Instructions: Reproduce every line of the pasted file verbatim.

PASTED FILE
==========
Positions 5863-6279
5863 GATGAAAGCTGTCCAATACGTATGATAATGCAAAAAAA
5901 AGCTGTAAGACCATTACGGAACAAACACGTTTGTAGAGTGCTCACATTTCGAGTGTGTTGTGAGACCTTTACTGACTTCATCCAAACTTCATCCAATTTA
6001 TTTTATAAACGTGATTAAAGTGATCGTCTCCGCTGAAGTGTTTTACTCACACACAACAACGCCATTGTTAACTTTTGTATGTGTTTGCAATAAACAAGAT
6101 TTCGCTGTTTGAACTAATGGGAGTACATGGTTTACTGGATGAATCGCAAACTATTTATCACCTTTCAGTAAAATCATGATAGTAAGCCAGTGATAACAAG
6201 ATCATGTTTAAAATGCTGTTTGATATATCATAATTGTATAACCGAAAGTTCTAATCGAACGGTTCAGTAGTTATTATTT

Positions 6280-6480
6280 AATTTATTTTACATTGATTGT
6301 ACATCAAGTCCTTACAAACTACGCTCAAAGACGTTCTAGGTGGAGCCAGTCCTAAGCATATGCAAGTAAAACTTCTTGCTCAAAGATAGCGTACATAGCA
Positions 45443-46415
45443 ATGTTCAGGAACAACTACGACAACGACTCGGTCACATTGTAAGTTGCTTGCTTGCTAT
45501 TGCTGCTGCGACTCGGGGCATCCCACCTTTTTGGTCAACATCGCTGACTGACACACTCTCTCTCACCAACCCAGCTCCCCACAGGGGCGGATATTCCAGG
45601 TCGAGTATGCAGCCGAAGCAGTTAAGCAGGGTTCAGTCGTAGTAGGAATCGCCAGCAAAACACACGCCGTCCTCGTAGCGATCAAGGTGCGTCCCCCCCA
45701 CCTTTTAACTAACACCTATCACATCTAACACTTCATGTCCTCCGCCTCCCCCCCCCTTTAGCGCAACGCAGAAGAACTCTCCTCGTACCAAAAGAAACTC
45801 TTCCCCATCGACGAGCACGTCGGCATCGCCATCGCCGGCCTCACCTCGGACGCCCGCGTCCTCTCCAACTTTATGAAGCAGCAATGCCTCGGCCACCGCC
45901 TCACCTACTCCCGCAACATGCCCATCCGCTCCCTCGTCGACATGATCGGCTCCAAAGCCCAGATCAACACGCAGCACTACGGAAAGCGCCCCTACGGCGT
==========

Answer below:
Positions 5863-6279
5863 GATGAAAGCTGTCCAATACGTATGATAATGCAAAAAAA
5901 AGCTGTAAGACCATTACGGAACAAACACGTTTGTAGAGTGCTCACATTTCGAGTGTGTTGTGAGACCTTTACTGACTTCATCCAAACTTCATCCAATTTA
6001 TTTTATAAACGTGATTAAAGTGATCGTCTCCGCTGAAGTGTTTTACTCACACACAACAACGCCATTGTTAACTTTTGTATGTGTTTGCAATAAACAAGAT
6101 TTCGCTGTTTGAACTAATGGGAGTACATGGTTTACTGGATGAATCGCAAACTATTTATCACCTTTCAGTAAAATCATGATAGTAAGCCAGTGATAACAAG
6201 ATCATGTTTAAAATGCTGTTTGATATATCATAATTGTATAACCGAAAGTTCTAATCGAACGGTTCAGTAGTTATTATTT

Positions 6280-6480
6280 AATTTATTTTACATTGATTGT
6301 ACATCAAGTCCTTACAAACTACGCTCAAAGACGTTCTAGGTGGAGCCAGTCCTAAGCATATGCAAGTAAAACTTCTTGCTCAAAGATAGCGTACATAGCA
Positions 45443-46415
45443 ATGTTCAGGAACAACTACGACAACGACTCGGTCACATTGTAAGTTGCTTGCTTGCTAT
45501 TGCTGCTGCGACTCGGGGCATCCCACCTTTTTGGTCAACATCGCTGACTGACACACTCTCTCTCACCAACCCAGCTCCCCACAGGGGCGGATATTCCAGG
45601 TCGAGTATGCAGCCGAAGCAGTTAAGCAGGGTTCAGTCGTAGTAGGAATCGCCAGCAAAACACACGCCGTCCTCGTAGCGATCAAGGTGCGTCCCCCCCA
45701 CCTTTTAACTAACACCTATCACATCTAACACTTCATGTCCTCCGCCTCCCCCCCCCTTTAGCGCAACGCAGAAGAACTCTCCTCGTACCAAAAGAAACTC
45801 TTCCCCATCGACGAGCACGTCGGCATCGCCATCGCCGGCCTCACCTCGGACGCCCGCGTCCTCTCCAACTTTATGAAGCAGCAATGCCTCGGCCACCGCC
45901 TCACCTACTCCCGCAACATGCCCATCCGCTCCCTCGTCGACATGATCGGCTCCAAAGCCCAGATCAACACGCAGCACTACGGAAAGCGCCCCTACGGCGT